Boko Haram is increasingly using child suicide bombers. Horrifyingly, the children appear to be volunteering to die instead of facing a far worse fate.
Boko Haram, the terrorist group active in West Africa, has been increasingly using young children as suicide bombers. Children as young as 8 have been used to detonate bombs in schools and other crowded public places like markets, indicated a leading charity that deals with kidnapped and at-risk children.
A report released by United Nations Children’s Fund (UNICEF) reiterated the findings, adding further that suicide bombings conducted by Boko Haram, involving children, has surged almost 11-fold.
“The number of children involved in ‘suicide’ attacks in Nigeria, Cameroon, Chad and Niger has risen sharply over the past year, from four in 2014 to 44 in 2015.”
If all the bombing incidents are considered, more than one in every five suicide bombers used by the terror sect is a child, shared Laurent Duvillier, the regional spokesman for UNICEF.
“The use of children, especially girls, as so-called suicide bombers has become a defining and alarming feature of this conflict. It’s basically turning the children against their own communities by strapping bombs around their bodies.”
Boko Haram typically conducts mass-kidnappings after raiding villages. Thereafter, the explosives are either strapped on the children or hidden inside baskets. The children are then sent into crowded public places like schools, markets, or even places of worship, reported Al Jazeera. The explosives are remotely detonated by the Boko Haram operatives who hide at a distance and use a remote control to trigger the bombs. It is believed quite a few of the children aren’t aware they are acting as suicide bombers primarily because these innocent kids do not detonate the bombs themselves, noted Duvillier.
The terror tactic has worked exceptionally well because children are the last to be suspected. These young kids can often penetrate deep into a crowded place with ease, as no one finds children’s behavior or their activities suspicious, shared Manuel Fontaine, UNICEF regional director for west and central Africa.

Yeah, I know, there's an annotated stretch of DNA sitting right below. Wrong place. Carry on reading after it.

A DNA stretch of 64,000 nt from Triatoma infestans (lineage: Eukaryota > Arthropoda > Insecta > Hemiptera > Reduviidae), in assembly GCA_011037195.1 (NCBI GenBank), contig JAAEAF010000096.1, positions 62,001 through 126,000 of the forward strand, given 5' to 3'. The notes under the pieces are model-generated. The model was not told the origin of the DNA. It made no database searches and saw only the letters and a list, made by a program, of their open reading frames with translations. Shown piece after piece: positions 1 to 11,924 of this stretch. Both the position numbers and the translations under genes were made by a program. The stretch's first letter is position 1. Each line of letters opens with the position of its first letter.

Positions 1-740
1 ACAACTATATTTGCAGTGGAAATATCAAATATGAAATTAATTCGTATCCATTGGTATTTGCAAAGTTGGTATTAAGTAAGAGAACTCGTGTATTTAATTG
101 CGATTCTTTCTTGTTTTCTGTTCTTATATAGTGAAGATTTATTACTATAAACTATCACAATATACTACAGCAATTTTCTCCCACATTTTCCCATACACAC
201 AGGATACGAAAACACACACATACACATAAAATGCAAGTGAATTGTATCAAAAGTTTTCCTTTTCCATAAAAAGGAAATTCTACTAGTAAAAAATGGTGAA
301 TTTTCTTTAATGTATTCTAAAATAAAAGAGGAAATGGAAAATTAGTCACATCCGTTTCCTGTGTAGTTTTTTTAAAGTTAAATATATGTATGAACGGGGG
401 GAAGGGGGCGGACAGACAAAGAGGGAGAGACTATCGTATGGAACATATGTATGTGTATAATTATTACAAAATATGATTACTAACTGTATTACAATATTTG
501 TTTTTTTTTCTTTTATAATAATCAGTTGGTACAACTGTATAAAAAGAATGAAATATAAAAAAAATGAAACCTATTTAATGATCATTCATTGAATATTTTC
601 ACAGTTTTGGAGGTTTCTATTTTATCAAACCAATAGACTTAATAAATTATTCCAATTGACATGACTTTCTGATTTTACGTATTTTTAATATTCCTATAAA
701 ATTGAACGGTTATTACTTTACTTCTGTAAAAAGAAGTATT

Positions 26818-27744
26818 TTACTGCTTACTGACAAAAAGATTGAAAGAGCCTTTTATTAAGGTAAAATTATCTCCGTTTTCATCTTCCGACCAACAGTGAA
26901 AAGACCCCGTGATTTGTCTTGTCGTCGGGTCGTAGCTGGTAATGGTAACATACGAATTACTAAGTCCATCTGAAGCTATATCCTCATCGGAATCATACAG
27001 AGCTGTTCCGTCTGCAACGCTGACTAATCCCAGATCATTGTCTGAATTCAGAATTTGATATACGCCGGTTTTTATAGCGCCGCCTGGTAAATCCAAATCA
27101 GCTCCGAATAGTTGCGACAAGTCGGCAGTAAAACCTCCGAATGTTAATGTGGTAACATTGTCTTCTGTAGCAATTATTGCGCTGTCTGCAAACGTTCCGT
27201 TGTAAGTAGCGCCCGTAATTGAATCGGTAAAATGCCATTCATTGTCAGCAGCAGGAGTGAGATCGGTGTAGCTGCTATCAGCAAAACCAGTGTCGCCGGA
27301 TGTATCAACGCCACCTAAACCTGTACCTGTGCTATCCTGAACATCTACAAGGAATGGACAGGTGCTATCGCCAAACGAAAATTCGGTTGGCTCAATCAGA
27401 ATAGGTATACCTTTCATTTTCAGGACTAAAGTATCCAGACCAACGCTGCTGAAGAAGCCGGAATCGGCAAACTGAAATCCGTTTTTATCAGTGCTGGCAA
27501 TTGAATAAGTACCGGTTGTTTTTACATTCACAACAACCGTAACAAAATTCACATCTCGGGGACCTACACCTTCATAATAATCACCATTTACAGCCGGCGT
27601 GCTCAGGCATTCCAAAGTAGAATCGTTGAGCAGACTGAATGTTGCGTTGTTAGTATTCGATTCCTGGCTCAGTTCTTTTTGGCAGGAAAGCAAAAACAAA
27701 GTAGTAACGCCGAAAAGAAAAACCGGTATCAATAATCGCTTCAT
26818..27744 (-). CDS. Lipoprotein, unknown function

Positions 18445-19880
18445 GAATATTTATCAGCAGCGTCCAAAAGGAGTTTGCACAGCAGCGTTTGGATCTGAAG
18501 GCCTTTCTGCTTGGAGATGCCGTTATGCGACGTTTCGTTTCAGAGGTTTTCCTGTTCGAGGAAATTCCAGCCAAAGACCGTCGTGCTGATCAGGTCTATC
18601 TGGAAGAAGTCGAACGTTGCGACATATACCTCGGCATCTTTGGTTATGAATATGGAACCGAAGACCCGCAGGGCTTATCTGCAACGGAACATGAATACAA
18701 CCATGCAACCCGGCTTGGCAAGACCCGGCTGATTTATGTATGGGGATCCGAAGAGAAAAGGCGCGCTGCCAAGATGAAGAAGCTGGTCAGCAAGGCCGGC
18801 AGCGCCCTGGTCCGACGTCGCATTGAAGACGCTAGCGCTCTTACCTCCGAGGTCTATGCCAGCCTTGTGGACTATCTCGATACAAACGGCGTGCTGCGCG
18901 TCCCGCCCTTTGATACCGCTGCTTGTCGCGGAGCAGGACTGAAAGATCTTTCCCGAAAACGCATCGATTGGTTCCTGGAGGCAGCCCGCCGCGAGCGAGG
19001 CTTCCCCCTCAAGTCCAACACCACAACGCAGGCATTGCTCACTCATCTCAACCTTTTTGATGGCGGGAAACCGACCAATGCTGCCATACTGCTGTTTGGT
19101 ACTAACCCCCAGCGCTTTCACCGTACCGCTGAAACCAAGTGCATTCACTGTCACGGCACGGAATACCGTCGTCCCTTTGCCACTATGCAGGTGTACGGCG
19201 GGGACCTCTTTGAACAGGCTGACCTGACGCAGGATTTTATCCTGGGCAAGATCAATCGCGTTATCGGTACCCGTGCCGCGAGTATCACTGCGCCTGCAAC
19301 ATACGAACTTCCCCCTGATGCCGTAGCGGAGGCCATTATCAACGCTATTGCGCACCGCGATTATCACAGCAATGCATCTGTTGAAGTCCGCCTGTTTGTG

“Let us be clear: these children are victims, not perpetrators. Deceiving children and forcing them to carry out deadly acts has been one of the most horrific aspects of the violence in Nigeria and in neighboring countries.”
Once the children are surrounded by a large crowd, Boko Haram remotely detonates the bomb, causing maximum possible casualties.
It is horrifying to note that young girls who are snatched from their villages are volunteering to act as suicide bombers, reported the Mirror. These girls are willingly strapping on bombs to escape not just the agonizing hunger they face in the cramped hostage camps, but the persistent sexual harassment and abuse at the hands Boko Haram militants. For thousands of innocent girls who are kidnapped along with many other people during mass-abductions, the death by a bomb strapped to their bodies or hidden in a basket on their heads is a far better option than the daily barrage of abuses.
According to BBC News, three-quarters of all suicide bombers are girls. The situation is so bleak and horrendous that the girls often compete with one another to be chosen as the next suicide bomber, shared Fati, a 16-year-old girl who managed to escape from the clutches of Boko Haram, reported CNN. She was one of the many girls held by Boko Haram. She narrated a sordid tale of daily abuses and gang-rapes by the militants, at the end of which the majority of them were eager to act as suicide bombers.
“They came to us to pick us. They would ask, ‘Who wants to be a suicide bomber? The girls would shout, ‘me, me, me.’ They were fighting to do the suicide bombings. Volunteering for these missions was often the only hope these young girls had of getting away.”
Persistent offensives launched by regional governments has either weakened Boko Haram or driven it to desperation. The terror sect recently indicated it wanted to trade the 219 schoolgirls it had kidnapped almost two years ago. But given the routine usage of child suicide bombers, experts have questioned if the girls are even alive.
[Photo by Pius Utomi Ekpei/Getty Images]